The state-owned rail network and owner of major logistics service provider, Schenker, is reported to be asking for substantial funds for capital investment.
Ageing stations and increasingly late trains are due to inadequate levels of investment as even the Deutsche Bahn’s own management admits. The organisation’s CEO, Richard Lutz, has already admitted that its punctuality targets for trains will not be achieved.
Press reports over the weekend in Germany now suggest that it is asking the German Federal Government for €4.9bn in order to fund improvements in the track and electrification.
The likelihood is that further capital will be required. Although the German government has said that it sees the need for investment in rail services, fiscal generosity is not a characteristic of the present federal administration. Debt is also an issue at Deutsche Bahn. The organisation already has a net financial debt – not including pensions – of €18.6bn and climbing, so its headroom is limited. The €4.9bn represents around six-to-twelve months of capital investment at the present run-rate depending on definitions.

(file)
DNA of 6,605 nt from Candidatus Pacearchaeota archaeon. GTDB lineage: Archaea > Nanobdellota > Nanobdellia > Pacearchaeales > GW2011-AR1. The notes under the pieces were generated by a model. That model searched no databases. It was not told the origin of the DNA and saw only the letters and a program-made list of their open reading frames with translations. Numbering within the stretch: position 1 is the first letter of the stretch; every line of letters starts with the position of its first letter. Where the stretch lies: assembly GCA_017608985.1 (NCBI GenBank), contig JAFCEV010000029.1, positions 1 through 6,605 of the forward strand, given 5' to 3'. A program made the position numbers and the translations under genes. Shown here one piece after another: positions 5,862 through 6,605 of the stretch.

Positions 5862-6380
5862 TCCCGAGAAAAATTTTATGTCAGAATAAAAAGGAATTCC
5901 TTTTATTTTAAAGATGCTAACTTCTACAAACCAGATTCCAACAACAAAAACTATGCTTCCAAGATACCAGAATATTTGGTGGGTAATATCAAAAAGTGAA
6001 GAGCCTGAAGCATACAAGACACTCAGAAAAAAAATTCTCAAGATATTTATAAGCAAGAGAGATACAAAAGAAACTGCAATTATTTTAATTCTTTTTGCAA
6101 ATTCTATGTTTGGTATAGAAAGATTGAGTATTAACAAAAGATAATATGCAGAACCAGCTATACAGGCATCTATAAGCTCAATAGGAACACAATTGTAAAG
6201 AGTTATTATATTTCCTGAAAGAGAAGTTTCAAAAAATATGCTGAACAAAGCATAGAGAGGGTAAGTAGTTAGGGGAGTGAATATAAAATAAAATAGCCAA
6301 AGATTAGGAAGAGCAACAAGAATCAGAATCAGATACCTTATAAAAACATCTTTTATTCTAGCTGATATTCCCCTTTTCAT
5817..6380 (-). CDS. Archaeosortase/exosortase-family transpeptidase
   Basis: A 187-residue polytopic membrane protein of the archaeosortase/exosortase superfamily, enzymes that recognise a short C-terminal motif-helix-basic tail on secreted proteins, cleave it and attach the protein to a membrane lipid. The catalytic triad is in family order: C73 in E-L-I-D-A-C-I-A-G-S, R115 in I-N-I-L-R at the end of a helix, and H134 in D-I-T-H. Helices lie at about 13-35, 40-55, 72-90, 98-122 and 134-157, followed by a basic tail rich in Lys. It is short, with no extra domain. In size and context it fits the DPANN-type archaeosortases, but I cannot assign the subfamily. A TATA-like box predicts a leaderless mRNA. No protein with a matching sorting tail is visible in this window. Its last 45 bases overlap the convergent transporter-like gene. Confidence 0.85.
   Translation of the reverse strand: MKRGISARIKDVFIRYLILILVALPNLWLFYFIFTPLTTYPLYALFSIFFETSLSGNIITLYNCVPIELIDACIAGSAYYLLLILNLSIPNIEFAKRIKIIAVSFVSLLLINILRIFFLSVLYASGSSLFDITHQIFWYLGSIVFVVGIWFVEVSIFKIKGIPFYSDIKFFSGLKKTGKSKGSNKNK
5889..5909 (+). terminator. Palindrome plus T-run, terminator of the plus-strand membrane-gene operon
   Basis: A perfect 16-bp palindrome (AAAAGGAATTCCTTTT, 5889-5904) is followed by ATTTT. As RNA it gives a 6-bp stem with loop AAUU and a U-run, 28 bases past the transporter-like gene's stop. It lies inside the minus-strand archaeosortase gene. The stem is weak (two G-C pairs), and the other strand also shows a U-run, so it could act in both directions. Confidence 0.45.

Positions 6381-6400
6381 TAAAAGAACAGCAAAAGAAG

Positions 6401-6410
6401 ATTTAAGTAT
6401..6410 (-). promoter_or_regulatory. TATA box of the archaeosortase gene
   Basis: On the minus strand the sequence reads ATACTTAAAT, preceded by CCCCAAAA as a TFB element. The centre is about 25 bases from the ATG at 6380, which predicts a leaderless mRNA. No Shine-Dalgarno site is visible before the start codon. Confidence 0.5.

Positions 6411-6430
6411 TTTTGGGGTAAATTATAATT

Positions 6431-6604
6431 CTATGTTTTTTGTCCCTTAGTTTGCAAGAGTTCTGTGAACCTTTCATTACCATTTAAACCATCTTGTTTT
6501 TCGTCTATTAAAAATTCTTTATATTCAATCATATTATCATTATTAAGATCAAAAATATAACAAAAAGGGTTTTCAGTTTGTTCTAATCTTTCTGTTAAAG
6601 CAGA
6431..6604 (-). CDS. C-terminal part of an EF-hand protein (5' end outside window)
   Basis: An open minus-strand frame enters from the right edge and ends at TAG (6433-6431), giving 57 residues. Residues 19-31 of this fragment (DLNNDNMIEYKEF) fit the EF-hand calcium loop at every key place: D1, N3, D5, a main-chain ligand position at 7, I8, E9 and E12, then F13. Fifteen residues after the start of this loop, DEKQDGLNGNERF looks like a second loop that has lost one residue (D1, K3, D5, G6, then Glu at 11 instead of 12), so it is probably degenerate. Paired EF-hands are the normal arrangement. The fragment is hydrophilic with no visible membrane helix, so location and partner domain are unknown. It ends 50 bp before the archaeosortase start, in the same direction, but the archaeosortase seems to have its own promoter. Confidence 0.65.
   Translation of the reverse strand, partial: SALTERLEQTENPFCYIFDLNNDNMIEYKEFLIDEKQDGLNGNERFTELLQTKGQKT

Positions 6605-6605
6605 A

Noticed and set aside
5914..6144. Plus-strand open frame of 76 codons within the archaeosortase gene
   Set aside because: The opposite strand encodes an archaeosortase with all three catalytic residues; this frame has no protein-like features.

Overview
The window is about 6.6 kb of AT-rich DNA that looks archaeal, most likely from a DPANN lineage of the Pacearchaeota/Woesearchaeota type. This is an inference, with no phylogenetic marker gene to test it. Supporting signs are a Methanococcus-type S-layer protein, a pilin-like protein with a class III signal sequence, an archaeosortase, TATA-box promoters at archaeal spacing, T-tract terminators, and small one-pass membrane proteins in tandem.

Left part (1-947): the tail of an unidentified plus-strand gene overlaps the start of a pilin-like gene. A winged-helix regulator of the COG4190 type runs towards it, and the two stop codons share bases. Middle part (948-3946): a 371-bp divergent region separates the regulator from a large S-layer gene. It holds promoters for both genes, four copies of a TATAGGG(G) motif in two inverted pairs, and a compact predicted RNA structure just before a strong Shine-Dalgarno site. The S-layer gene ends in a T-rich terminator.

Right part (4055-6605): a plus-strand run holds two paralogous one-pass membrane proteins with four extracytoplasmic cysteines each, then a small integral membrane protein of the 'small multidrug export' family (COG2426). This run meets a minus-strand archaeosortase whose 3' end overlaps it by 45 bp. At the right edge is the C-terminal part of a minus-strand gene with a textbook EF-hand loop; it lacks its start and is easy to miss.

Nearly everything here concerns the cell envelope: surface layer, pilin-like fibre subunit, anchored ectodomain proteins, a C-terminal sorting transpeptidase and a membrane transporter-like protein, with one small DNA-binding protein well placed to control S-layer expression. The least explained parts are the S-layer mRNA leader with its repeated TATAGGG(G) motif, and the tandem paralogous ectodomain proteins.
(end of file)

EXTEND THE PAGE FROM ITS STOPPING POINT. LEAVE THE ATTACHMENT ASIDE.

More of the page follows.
The probability is that Deutsche Bahn will have to review its assets and that includes the freight forwarder and contract logistics provider Schenker.
Deutsche Bahn has already suggested the idea of a partial sale of two significant assets, Schenker and its UK rail operation Arriva. However, the project came to halt in 2016 supposedly due to Britain leaving the EU, although how relevant this was to Schenker is unclear.
Deutsche Bahn is not a very transparent organisation and how much the sale of Schenker would raise is unclear. However, Schenker had sales of €16.3bn and an EBITDA (Earnings Before Interest Tax Depreciation and Amortisation) of €676m, so even a partial sale could raise a similar number to that being asked of the German Government.
The logic of Deutsche Bahn owning Schenker always seemed to owe more to history than strategy, however the German railway may well take some time to be persuaded to sell it entirely.
Source: Transport Intelligence, November 13, 2018
Author: Thomas Cullen
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